Work Cited:
"From Vicksburg - Arkansas Jayhawkers." Burlington Weekly Hawk Eye  (21 February, 1863) 1. Access Newspaper Archive. Baxter County Library, Mountain Home, AR. 1 Dec. 2009.

Monday, April 26, 2010

Mutilated by Wild Animals.

This is another story that comes out of my “Tragedy in Death” File.

Mutilated by Wild Animals.
SPRINGFIED, Mo., Jan. 24.—A private letter from Ozark county says: On last Wednesday Abner Herndon started from J. N. Thompson's to go to John Davis' to help kill hogs. He took his rifle with him to hunt on the way. By some means he shot and killed hmself, the bullet going through his head. Davis thought he was still at Thompson's, and Thompson thought he was still at Davis', so be lay there in the woods from Wednesday until Sunday, when he was found. The sight was beyond description. His eyes and nose, and, in fact, nearly the whole face ,was eaten off by animals. Mr. Herndon was one of the most respected young men of Ozark county lie leaves a widowed mother and many friends to regret his loss.

Work Cited:
"Mutilated by Wild Animals." Alton Daily Telegraph 23.198 (24 Jan. 1884) A1-1. Chronicling America. The Library of Congress, Washington, D. C. 11 Jan. 2008

Friday, April 23, 2010

The Original Hound Dawg Man...Part 2

I would like to thank everyone for their comments & emails concerning the last post. I have heard of the “Houn’ Dawg Song” before, but I did not realize the scope this old tune carried. Concerning the inquires I’ve had over the past few days, I have found a few more articles. I will post these before I move on to something else. For those who have not visited the Max Hunter Database, please take the time and peruse its’ contents at their web address:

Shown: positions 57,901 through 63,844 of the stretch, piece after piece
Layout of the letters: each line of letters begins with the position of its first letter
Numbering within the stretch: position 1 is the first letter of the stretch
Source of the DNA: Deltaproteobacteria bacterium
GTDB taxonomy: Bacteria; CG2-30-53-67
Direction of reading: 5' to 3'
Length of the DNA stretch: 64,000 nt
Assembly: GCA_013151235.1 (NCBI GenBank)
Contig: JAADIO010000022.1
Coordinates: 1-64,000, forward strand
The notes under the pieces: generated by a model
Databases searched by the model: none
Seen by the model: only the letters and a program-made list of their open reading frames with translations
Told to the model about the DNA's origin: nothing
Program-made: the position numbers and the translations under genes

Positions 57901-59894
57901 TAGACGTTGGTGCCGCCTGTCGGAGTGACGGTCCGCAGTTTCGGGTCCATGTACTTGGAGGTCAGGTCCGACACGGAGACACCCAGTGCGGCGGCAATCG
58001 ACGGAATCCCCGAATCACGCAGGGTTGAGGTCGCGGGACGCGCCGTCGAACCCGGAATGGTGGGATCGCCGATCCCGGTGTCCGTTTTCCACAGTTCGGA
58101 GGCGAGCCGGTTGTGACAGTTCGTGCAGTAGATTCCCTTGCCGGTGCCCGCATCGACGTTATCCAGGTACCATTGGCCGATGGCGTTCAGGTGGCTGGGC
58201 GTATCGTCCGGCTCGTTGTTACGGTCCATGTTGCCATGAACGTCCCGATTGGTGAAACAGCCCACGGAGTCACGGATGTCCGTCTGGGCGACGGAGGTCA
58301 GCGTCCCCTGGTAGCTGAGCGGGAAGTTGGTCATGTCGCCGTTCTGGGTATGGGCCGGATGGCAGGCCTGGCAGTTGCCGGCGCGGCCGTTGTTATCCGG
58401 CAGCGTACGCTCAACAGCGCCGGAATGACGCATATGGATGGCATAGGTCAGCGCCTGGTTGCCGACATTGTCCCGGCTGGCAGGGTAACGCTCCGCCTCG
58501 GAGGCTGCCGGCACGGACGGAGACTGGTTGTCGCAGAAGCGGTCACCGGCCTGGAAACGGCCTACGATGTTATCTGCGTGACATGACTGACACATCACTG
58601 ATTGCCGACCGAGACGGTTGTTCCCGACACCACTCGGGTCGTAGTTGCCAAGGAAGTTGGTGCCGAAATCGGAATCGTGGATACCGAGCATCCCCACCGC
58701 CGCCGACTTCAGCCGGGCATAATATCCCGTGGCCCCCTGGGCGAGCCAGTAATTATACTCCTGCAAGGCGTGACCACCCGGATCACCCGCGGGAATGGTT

This first 1912 article comes from Reno, Nevada, and it discusses how old the song may be. I really like this article because it uses language/verbiage not often used today.

In what perhaps a vain hope of ending controversy about the authorship of the hound dog song, we offer a solution of that growing problem. It is so simple that it will likely be rejected by scholars, theorists, and quidnunes of all sorts, who dote on esoteries. Yes, in essence, it is such aa many of that sort accept in other literary identifications.

Brief are the words, they contain every letter of the name Francis Bacon, says the St. Louis Globe-Democrat. And these letters are not placed in consecutive order, showing the deep laid plan of the author not to reveal himself. This is practically the same plan which, according to the Baconian school, Bacon followed in the writing of Shakespeare’s works. Yet here, as in the plays attributed to Shakespeare, he was plainly inserting a key to unlock the mystery, but not until long after he should be dead. This theory applies even better here than it does to Shakespearean works. On reading Shakespeare, one marvels why a man capable of such work should be ashamed of it. But since, according to Baconians who stick to the cipher, Bacon really was ashamed of writing the hound dog song.

Still, with that far-seeing genius which again according to the Baconians, enabled him to see how posterity would find in plays a more supreme merit than contemporary criticism afforded them, he inserted in the song, as in the plays, a cipher to spell his name luridly across the front whenever the work should come to be acclaimed as a spark of the divine fire. Germany claims to have originated the song a century before Bacon was born, but she shows us no name blown in the bottle as the trademark. We stick to the Baconian cipher, as it has been elucidated by its most able advocates in the case of Shakespeare, in explaining the mystery of the identity of the writer of the hound dog song. Why he wrote it is a greater mystery and one which no mere cipher can ever explain.